Adam Jeffrey Katz Memorial Lecture
May 17, 2012 Child Mind Institute
Yesterday was the 10th Annual Adam Jeffrey Katz Memorial Lecture at Hunter College's Kaye Playhouse in New York City. The two-part program, designed to raise awareness and educate the public about ADHD and dyslexia, was attended by over 500 people.
Part one featured Dr. Stephen Hinshaw, co-chair of the Scientific Research Council and an expert on attention-deficit hyperactivity disorder. Dr. Hinshaw's talk on ADHD covered everything from causes, public health policy, and the persistent stigma associated with the disorder to treatment possibilities and the effectiveness of stimulant medication.
The lecture was followed by a question and answer session with Dr. Harold Koplewicz, president of the Child Mind Institute, and Academy Award-winning producer Brian Grazer. Mr. Grazer spoke about the challenges of growing up with dyslexia. He attributed his successes to being resourceful and pushing himself harder in other aspects of his life. Ultimately, his message was one of resiliency and the importance of championing the successes of children with learning disorders.
In his conversation with Dr. Koplewicz, Mr. Grazer described how his grandmother's belief in him set up conditions for his success in everything from reading to swimming to moviemaking, sounding much like a child treated at the Child Mind Institute might. "As much as all of the forces of reality, meaning empirical evidence, were showing that I wasn't, she was able to overpower me and make me believe that I was special," he said. "So any time I could have a success that was a unique success, I felt like Superman."
View photos from the event:
Read live-tweets from the event:
The lecture began in 2002 in memory of Adam Katz, who struggled with ADHD and dyslexia. The Katz family created this living memorial to raise awareness about psychiatric and learning disorders. This event is made possible by the generosity of Ellen and Howard Katz.View Comments | Add Comment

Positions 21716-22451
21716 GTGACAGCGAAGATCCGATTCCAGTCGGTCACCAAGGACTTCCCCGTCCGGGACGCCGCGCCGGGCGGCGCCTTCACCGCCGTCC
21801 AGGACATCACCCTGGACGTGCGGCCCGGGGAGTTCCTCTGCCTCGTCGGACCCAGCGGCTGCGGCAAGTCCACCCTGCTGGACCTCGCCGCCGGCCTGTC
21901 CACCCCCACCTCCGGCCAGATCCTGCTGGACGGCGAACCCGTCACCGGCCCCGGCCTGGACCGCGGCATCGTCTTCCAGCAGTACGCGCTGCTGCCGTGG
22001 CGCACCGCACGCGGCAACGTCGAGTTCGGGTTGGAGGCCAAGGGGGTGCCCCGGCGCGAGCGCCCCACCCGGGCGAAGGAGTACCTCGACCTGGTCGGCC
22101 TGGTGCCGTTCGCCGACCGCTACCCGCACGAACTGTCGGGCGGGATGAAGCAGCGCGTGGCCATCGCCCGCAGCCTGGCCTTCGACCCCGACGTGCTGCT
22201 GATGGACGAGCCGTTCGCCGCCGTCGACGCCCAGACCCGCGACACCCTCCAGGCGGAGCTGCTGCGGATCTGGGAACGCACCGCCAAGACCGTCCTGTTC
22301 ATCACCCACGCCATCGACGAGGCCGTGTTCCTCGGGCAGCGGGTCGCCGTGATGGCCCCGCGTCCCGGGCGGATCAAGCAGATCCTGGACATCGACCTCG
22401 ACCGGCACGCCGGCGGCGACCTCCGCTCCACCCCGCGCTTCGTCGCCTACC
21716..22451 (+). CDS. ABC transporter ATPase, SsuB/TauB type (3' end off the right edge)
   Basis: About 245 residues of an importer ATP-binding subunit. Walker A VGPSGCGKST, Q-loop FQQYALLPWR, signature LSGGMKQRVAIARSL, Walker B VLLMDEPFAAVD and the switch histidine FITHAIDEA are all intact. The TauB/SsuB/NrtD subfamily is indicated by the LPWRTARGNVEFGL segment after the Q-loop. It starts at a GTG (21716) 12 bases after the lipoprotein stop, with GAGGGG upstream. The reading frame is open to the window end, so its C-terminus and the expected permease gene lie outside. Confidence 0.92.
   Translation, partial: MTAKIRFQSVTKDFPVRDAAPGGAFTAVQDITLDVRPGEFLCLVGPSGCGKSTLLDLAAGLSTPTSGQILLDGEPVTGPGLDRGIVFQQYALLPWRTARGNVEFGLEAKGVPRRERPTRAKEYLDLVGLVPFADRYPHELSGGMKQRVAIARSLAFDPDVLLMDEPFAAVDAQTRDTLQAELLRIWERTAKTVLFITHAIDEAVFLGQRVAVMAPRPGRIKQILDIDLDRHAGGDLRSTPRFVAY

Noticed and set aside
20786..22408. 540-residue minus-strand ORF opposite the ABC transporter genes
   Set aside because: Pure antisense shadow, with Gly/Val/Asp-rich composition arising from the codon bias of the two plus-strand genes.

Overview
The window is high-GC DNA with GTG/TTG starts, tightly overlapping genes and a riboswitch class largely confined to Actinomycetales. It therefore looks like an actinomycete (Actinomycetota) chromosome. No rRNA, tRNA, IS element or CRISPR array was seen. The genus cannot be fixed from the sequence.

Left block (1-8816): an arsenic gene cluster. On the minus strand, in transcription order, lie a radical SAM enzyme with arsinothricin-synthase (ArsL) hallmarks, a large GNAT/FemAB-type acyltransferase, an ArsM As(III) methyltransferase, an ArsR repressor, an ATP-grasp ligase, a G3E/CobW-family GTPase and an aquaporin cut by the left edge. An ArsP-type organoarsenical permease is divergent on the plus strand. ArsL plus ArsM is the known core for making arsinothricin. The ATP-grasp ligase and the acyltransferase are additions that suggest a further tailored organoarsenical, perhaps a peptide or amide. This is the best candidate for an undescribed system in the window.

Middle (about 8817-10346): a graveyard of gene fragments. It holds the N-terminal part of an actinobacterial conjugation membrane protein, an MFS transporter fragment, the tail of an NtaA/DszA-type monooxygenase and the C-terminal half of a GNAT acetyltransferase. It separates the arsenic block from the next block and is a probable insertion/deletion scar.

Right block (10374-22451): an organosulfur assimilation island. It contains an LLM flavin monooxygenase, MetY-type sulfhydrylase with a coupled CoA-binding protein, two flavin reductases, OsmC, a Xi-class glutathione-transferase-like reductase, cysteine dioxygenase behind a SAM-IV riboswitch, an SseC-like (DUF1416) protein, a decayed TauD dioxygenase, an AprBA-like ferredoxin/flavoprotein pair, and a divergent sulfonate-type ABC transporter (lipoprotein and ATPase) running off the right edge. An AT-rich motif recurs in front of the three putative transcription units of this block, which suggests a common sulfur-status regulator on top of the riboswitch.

Psychopathy and Nine-Year-Olds
May 15, 2012 Rachel Ehmke
The most emailed article on the New York Times website right now is a story published in the magazine this weekend called "Can You Call a 9-Year-Old a Psychopath?" The title is alarming, as are the real stories related in the piece, and you can see why so many people are riveted by it. In an odd coincidence, This American Life also reaired its psychopathy episode this weekend, making the subject unusually popular (if you don't count nights when Dexter is on TV.)
The blunt answer to the question posed by the Times is no, you can't call a nine-year-old psychopathic since the DSM explicitly rejects anyone under 18. This is because psychiatrists and psychologists believe that children's minds are still malleable and continue to be shaped by a combination of biological and environmental factors even until young adulthood. As it is understood now, psychopathy—also called sociopathy but properly known as antisocial personality disorder in the DSM—is a label that can't be applied to a brain that is still developing. And while we all have some sociopathic characteristics, such as a tendency to lie and manipulate, or be impulsive and narcissistic, children can struggle in particular with these traits during their maturation, especially if they also have some other psychiatric disorder. According to a study by Lee Robins mentioned in the Times, almost 50 percent of the kids who scored high on antisocial qualities did not become psychopathic in their adulthood.